The Home for Good campaign is calling the church to take a different approach to fostering and adoption. We want to follow the model God has set for our adoption. God did not look at us with a list of demands or requirements. God was moved by our need and did whatever it took to meet it and adopt us into his family. If we followed his example, we would ask how we could fit around the needs of the children, not whether the children could fit into our families. We would love to see sibling groups kept together, children with additional needs helped to thrive and meet their potential, and we believe that churches could wrap around and offer the support to adopters that would make this possible.

“Finding Mum and Dad” seemed to portray couples coming forward who weren’t able to have birth children. However Home for Good is looking wider. We are calling on all sorts of people to “rule themselves in” for adoption. People with and without birth children, singles, empty-nesters – all sorts of families could find room to welcome some of these children.

The programme also showed predominantly white children and white adopters. I understand in London around 70% of children available for adoption are from black and minority ethnic groups, and many of our churches are multi-cultural and could offer homes to children from all these backgrounds.

The two boys who were the stars of the show did not have a happy ending by the conclusion. They were not picked, although it was decided not to separate them, and to keep looking for that special family. But despite the boys ages and needs and constant rejection, I can’t imagine many viewers who would not have felt that they couldn’t provide a home for these two lovely brothers. For me this was the best part of the programme. It clearly portrayed that we can fall in love with ‘hard-to-place’ children, and many of us can in fact meet their needs with a secure loving home and a spare bedroom.

Come and help us to find homes for lovely children like Connor and Daniel . Get involved as a champion, a supporter or a carer at Sign up for regular emails and together we can make a difference for these children.

You may also like the blog post “Please don’t adopt a Snow Leopard”




13 thoughts on “Finding Mum and Dad at an Adoption Party?

  1. frogotter says:

    I don’t like the phrase ‘hard to place’. There are children who will need higher levels of support if they are going to have successful outcomes. I think if the focus shifted to working out how to support adoptive families there would be more people able to adopt.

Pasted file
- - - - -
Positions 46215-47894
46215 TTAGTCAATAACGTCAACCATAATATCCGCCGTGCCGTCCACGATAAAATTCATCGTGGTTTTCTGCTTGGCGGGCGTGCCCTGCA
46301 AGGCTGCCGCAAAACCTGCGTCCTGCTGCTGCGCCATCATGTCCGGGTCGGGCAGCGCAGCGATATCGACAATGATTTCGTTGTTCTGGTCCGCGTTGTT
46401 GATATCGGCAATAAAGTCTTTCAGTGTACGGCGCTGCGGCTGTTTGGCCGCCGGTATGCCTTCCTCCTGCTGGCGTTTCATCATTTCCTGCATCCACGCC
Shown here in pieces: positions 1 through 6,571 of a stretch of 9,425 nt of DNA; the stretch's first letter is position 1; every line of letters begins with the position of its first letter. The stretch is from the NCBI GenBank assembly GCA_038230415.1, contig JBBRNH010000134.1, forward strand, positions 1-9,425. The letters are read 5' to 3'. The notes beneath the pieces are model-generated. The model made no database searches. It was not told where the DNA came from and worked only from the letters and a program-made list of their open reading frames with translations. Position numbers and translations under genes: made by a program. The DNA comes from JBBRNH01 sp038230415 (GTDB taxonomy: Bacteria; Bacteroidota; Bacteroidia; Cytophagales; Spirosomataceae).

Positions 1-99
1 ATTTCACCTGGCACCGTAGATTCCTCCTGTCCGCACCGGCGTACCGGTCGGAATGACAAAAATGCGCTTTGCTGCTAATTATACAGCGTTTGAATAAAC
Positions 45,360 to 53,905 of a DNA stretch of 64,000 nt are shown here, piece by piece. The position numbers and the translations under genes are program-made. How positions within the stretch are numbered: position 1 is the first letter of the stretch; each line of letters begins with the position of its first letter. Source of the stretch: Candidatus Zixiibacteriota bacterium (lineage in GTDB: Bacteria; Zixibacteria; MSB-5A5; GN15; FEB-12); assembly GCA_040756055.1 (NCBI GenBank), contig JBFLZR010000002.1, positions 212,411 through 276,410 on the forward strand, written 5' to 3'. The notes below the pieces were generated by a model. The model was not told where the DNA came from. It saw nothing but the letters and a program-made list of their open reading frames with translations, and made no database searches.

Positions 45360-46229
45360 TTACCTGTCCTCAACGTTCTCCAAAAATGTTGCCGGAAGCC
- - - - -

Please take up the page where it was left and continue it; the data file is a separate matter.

It shouldn’t be about persuading parents to ‘consider’ sibling groups or older children. It should be about planning high quality, long term post adoption support.
    And the Church could play a role here, not just trying to persuade people to adopt, but offering to help make adoptions succeed.

    1. krishkandiah says:

      Thanks for posting Rosemary – I agree the term hard to place is not very good – I would love to have a better description, what would you suggest.
      Why can’t it be both encouraging families to consider adopting sibling groups and offering better quality post adoption support?
      Every blessing

      1. frogotter says:

        I think if we referred to children requiring extra support as such, it might go some way towards improving post adoption support.
        I also suspect that if churches emphasised the support they could offer adoptive and foster families it would automatically raise awareness and increase the number of people who consider adopting or fostering themselves. I don’t think a recruitment campaign would be needed at all. A support campaign could accomplish both goals together.

  2. Sarah Denton says:

    I am a foster carer looking after a 15 month old child who went to an adoption activity day in November. On paper this child is looking impossible to place with a forever family due to the medical issues he has already had and the possibility of learning difficulties in the longer term. However, once you meet this child his smile is infectious, he is a bundle of fun , he is very sociable and outgoing and just a gorgeous little boy – none of which comes across in his profile.